The mental health sector has the worst staffing problems in the NHS, new figures have revealed.
At the end of December 2018, there were 20,286 unfilled positions for mental health workers in England – almost a tenth of the sector’s workforce (9.6%).
Former health minister Norman Lamb – who unearthed the data – has demanded more money from the government to tackle the “disproportionate vacancy rates”.
“They form just part of a set of challenges which we must confront if there is to be meaningful parity between physical and mental health,” he said.
With a total of 100,521 vacancies across the NHS in England at the end of 2018, the average vacancy rate was 8.4%.
The ambulance sector was least affected by the health service’s staffing problem, with 5.1% of roles unfilled.
“Workforce is a key and vital challenge faced by the NHS,” Lib Dem MP Lamb said. “Nothing can be achieved without improving our ability to recruit and having the funding to do so.”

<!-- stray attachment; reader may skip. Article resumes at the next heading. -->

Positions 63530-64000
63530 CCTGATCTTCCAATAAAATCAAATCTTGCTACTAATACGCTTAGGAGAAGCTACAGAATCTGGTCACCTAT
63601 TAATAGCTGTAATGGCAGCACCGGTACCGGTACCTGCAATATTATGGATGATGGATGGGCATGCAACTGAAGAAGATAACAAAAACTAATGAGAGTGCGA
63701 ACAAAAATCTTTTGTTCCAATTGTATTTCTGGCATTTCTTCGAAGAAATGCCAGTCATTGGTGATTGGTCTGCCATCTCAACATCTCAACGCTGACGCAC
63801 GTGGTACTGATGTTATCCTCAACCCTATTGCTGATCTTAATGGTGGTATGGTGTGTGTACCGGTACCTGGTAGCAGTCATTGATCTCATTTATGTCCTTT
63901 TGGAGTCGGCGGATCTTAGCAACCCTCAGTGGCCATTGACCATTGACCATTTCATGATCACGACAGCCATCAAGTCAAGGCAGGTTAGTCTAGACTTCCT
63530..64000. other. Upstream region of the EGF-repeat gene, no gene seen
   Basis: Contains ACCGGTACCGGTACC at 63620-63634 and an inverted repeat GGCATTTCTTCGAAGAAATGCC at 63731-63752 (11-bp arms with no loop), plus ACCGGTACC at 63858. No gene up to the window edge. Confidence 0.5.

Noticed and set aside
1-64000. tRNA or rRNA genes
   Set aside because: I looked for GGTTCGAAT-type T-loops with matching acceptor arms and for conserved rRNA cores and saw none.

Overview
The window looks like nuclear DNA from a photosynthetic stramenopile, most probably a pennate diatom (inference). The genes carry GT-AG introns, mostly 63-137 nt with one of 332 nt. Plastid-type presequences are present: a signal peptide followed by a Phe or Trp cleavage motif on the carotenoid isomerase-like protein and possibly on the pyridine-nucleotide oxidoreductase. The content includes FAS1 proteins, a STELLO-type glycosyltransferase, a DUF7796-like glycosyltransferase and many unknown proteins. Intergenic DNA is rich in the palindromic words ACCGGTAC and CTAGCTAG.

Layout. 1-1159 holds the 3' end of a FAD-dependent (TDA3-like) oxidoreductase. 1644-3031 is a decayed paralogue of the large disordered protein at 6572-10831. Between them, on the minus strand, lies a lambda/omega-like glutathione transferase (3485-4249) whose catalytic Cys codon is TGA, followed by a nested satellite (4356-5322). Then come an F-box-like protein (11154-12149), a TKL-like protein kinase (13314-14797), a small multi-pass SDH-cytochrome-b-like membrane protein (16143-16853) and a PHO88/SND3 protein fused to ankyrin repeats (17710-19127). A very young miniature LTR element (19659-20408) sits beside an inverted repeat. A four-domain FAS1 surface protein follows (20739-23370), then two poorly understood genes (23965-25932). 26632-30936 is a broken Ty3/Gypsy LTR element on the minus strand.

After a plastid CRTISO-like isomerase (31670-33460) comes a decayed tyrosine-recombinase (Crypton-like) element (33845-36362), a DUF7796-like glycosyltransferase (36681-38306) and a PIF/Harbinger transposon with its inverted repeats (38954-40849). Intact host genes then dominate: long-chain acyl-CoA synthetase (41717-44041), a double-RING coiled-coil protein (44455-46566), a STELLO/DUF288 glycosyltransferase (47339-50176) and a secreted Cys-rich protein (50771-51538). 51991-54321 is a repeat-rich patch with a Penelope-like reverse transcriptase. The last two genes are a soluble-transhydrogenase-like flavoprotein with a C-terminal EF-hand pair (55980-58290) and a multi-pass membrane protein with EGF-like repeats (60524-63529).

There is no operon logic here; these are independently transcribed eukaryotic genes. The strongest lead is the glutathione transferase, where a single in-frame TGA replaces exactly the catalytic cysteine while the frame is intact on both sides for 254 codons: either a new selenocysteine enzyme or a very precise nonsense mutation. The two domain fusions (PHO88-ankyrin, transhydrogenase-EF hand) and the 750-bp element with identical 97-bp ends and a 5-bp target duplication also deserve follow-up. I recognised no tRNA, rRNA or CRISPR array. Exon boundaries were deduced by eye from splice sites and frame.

The vacancies figures in the mental health sector actually represented a slight drop since December 2017, falling from 21,533. But they must still be “significantly lowered”, he added.
“The [NHS] long-term plan contained a series of commitments to improve vacancy rates, which is something I welcome,” Lamb said. “However, the government needs to think very carefully about how to implement those promises if we are going to see real improvement.”
A spokesperson for the Department of Health and Social care said that the government was investing an extra £2.3billion per year into the NHS by 2023/24 to further transform mental health services.
“Last year, we spent a record £11.96n on improving the nation’s mental health,” they said.
“We have an ambition to deliver 21,000 new posts as well as creating new roles, from physician associates to Advanced Clinical Practitioners, to meet current and future workforce demands.”